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How many people who have a hysterectomy go on to have a vault prolapse?
From Jean Hailes gynaecologist and urogynaecologist Dr Payam Nikpoor
Hysterectomy, an operation that involves removal of the uterus with or without adnexal structures including ovaries and/or tubes is carried out for different reasons and different routes.
Hysterectomy may be done vaginally or abdominally. The latter can be done via laparotomy or laparoscopic method. The indication may be uterine prolapse, fibroids, heavy menstrual bleeding not amenable to other treatments or malignancy.
The international urogynaecology association (IUGA) and international continence society (ICS) in their joint report on the terminology for female pelvic organ prolapse define vault prolapse as “descent of the apex of the vagina (vaginal vault or cuff scar after hysterectomy)”. The way vault prolapse is assessed during examination is by using pelvic organ prolapse quantification POP-Q system, which measures the descent of each compartment relative to hymen.
Vault prolapse occurs either due to failure to address the appropriate vault attachments during hysterectomy or due to weakening of tissues and these attachments that support the vault. Vaginal vault prolapse is often associated with other compartment defects (cystocele, rectocele, or enterocele), which makes it a challenging condition to treat.
The incidence of vaginal vault prolapse requiring surgery has been estimated to be 36 per 10,000 women. The risk of vault prolapse following hysterectomy is higher in women whose initial indication for hysterectomy was pelvic organ prolapse as opposed to other indications. Case series dating back to 1960 have identified the incidence of vault prolapse after hysterectomy ranging from 0.2% to 43%. Others have reported vault prolapse to follow almost 11% of hysterectomies performed for prolapse and almost 2% for other benign diseases. In 2010 a study from Austria estimated the frequency of vault prolapse requiring surgical repair to be between 6-8%.
There is a solid recognition in the field of gynaecology that adequate support for the vaginal apex is an essential component of a durable surgical repair for women with advanced prolapse. Because of the significant contribution of the apex to vaginal support, anterior and posterior vaginal repairs may fail unless the apex is adequately supported.
Primary prevention can be performed at the time of hysterectomy.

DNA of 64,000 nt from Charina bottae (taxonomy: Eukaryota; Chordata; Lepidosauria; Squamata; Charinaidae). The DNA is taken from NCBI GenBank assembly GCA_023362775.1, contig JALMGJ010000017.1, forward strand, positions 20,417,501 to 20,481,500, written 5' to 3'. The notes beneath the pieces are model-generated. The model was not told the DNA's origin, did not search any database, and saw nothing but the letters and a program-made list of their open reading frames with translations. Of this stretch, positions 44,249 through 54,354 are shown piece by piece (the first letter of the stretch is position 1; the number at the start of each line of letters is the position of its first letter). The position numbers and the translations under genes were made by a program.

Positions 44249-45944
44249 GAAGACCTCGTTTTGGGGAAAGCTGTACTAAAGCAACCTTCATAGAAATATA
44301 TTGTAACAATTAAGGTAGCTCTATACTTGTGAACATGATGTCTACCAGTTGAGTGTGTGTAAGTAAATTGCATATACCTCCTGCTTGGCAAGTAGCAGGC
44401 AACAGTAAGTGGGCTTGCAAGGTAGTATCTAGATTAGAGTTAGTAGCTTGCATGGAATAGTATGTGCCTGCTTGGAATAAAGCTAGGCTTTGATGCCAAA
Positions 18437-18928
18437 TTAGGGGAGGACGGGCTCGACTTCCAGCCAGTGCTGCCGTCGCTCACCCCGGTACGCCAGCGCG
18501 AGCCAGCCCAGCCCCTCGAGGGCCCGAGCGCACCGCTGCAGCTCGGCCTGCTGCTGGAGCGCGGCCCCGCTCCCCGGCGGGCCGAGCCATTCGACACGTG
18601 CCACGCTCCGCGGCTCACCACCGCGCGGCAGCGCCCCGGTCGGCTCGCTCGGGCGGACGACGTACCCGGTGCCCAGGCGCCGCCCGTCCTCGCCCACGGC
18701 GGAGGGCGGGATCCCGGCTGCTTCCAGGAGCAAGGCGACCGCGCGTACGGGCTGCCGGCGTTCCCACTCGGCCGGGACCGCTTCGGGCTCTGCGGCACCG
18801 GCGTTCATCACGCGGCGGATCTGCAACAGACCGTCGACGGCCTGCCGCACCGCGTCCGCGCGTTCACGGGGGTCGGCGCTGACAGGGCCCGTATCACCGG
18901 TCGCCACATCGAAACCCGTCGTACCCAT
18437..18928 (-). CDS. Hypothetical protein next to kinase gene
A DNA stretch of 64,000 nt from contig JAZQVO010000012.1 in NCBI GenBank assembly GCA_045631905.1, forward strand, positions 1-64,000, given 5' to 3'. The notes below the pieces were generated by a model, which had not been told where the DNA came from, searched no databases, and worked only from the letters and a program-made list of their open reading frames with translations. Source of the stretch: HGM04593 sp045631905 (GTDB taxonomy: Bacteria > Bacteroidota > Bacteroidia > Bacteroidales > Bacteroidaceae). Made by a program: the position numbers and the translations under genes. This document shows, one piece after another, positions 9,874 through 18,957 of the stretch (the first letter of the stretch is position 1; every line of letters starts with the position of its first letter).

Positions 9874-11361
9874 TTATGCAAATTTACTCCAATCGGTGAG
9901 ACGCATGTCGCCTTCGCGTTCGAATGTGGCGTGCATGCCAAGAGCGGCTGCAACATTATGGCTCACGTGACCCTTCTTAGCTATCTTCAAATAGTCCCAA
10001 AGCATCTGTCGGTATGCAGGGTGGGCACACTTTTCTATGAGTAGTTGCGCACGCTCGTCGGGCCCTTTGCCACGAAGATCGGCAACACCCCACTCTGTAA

Whilst all women with vaginal vault prolapse benefit from conservative measures such as vaginal pessaries, physiotherapy and lifestyle modifications, surgical intervention remains integral in the effective management of some women with vaginal vault prolapse after hysterectomy who do not respond to conservative therapy or suffer from more advanced prolapse.
Best options for increased facial hair in a 55 year-old woman? She is 5 yrs post ovary sparing hysterectomy. BMI 31, widespread OA no other medical issues no medications other than 2mg Progynova started 6 months ago for hot flushes.
From Jean Hailes endocrinologist Dr Sonia Davison
a. Ensure that there is no biochemical androgen excess that may require further work-up
b. Cosmetic options – laser hair removal / IPL, waxing, electrolysis, threading
c. Medications – spironolactone, gradual increase in dose, up to 100mg bd, watching UEC and blood pressure
d. Other – whilst oral oestrogen is useful for increasing SHBG and therefore reducing free testosterone and may therefore be theoretically useful for reducing hirsutism, given her BMI she has an added VTE risk and I would favour transdermal oestrogen or weight loss
I would like to ask about the use of HRT in a women with a known factor V Leiden deficiency, who has never had a thrombotic event, and is now suffering with a quite severe menopausal symptoms. I have just changed her Cipramil antidepressant to Efexor to see if this helps, but wanting to know if using a transdermal HRT could be considered?
From Jean Hailes endocrinologist Dr Sonia Davison
The decision to use MHT will depend on a range of factors, such as whether she is a heterozygote for Factor V Leiden mutation, or a homozygote, and whether there is a strong family history of VTE, if she is obese, or has other risk factors such as smoking or mobility challenges. My management of these women includes ensuring that a full hereditary thrombophilia screen has been performed (she could carry another genetic clotting mutation or other clotting risk marker), fully assessing their family history and past history, asking about OCP use and pregnancy history (i.e. how they managed with exposure to high levels of sex steroid hormones in the past), and asking about occupation (e.g. flight attendants on long haul flights are at higher risk of VTE).
I also ask these women to be assessed by a haematologist who has an understanding about women’s health and menopausal hormone therapy, so that the women can be advised about potential MHT use, but also how to manage situations such as surgery, travel, and screening of family members (especially children). If the haematologist considers that MHT could be used, transdermal MHT at the lowest dose to control symptoms would be ideal, hence avoiding first pass metabolism.